Enduring Power of Attorney

 

What is an Enduring Power of Attorney?

An Enduring Power of Attorney is a document by which you appoint someone to look after your financial affairs, even if you become incapacitated. Your Attorney can do financial things on your behalf that they could not otherwise do such as operate your bank account for you, pay your bills, arrange insurance for you, or even sell your house for you. You can, of course, still do these things yourself.

You can revoke an Enduring Power of Attorney at any time while you are mentally capable of managing your own affairs, and it is automatically revoked by your death.

What does an Attorney NOT have authority to do?

An Attorney does not have the authority to make a Will on your behalf, make personal, lifestyle or medical decisions, act illegally, deal with any property held in trust by you, perform the functions of a director or secretary of a company on your behalf, or delegate their authority.

Who should I choose as the Attorney?

This is your choice, and may be your spouse or de facto partner, another family member or close friend, an accountant, lawyer or a trustee company. It should be someone you trust implicitly.

What should I consider when choosing the Attorney?

It is important to ensure the person is: 18 years of age or over; willing & able to take on the responsibilities; will act in your best interests and is competent to deal with all financial and property matters.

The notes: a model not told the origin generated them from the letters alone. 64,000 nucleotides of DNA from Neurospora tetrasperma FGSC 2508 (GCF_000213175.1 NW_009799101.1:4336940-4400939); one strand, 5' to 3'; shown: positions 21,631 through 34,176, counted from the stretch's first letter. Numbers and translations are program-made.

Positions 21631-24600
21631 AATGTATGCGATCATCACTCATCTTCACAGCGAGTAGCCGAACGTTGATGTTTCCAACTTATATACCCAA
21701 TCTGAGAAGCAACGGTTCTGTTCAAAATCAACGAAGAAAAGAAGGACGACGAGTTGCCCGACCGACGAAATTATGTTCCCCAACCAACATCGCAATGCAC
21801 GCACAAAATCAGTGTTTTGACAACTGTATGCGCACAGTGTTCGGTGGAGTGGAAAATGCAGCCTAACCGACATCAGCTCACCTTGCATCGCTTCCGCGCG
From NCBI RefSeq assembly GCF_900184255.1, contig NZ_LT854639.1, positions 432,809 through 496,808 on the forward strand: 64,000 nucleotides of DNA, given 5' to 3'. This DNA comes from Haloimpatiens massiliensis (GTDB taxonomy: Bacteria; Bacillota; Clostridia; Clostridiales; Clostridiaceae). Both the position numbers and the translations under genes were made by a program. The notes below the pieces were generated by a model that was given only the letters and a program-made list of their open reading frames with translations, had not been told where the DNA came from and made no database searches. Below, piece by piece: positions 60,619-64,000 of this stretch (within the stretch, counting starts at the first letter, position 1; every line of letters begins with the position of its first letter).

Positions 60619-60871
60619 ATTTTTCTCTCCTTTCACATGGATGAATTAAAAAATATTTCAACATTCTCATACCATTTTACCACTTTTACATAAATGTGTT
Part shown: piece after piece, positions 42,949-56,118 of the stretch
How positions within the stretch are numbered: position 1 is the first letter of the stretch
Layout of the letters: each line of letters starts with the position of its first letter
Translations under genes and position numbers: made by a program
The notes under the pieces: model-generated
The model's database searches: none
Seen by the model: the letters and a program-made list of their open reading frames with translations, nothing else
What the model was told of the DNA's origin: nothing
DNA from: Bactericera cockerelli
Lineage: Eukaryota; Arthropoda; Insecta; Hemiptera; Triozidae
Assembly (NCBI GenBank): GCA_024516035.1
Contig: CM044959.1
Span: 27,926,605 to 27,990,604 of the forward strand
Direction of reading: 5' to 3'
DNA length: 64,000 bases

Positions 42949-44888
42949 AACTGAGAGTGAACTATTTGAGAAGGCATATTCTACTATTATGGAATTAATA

Are there any restrictions to me appointing the Attorney?

You must have ‘full legal capacity’. This means knowing and understanding the details of your own Estate; and that the Attorney will have authority to appropriately deal with all aspects of your property and financial affairs. People with a psychiatric condition, mental illness, dementia, intellectual disability or an acquired brain injury may not be able to execute an Enduring Power of Attorney. If there are any questions about whether you have capacity to appoint an Attorney, then discuss this with your lawyer. In some cases a written report from your Doctor will be required.

When does an Enduring Power of Attorney come into effect?

The Enduring Power of Attorney can come into effect immediately or after you lose your capacity to make decisions. The Enduring Power of Attorney ends upon your death and the provisions of your Will take over.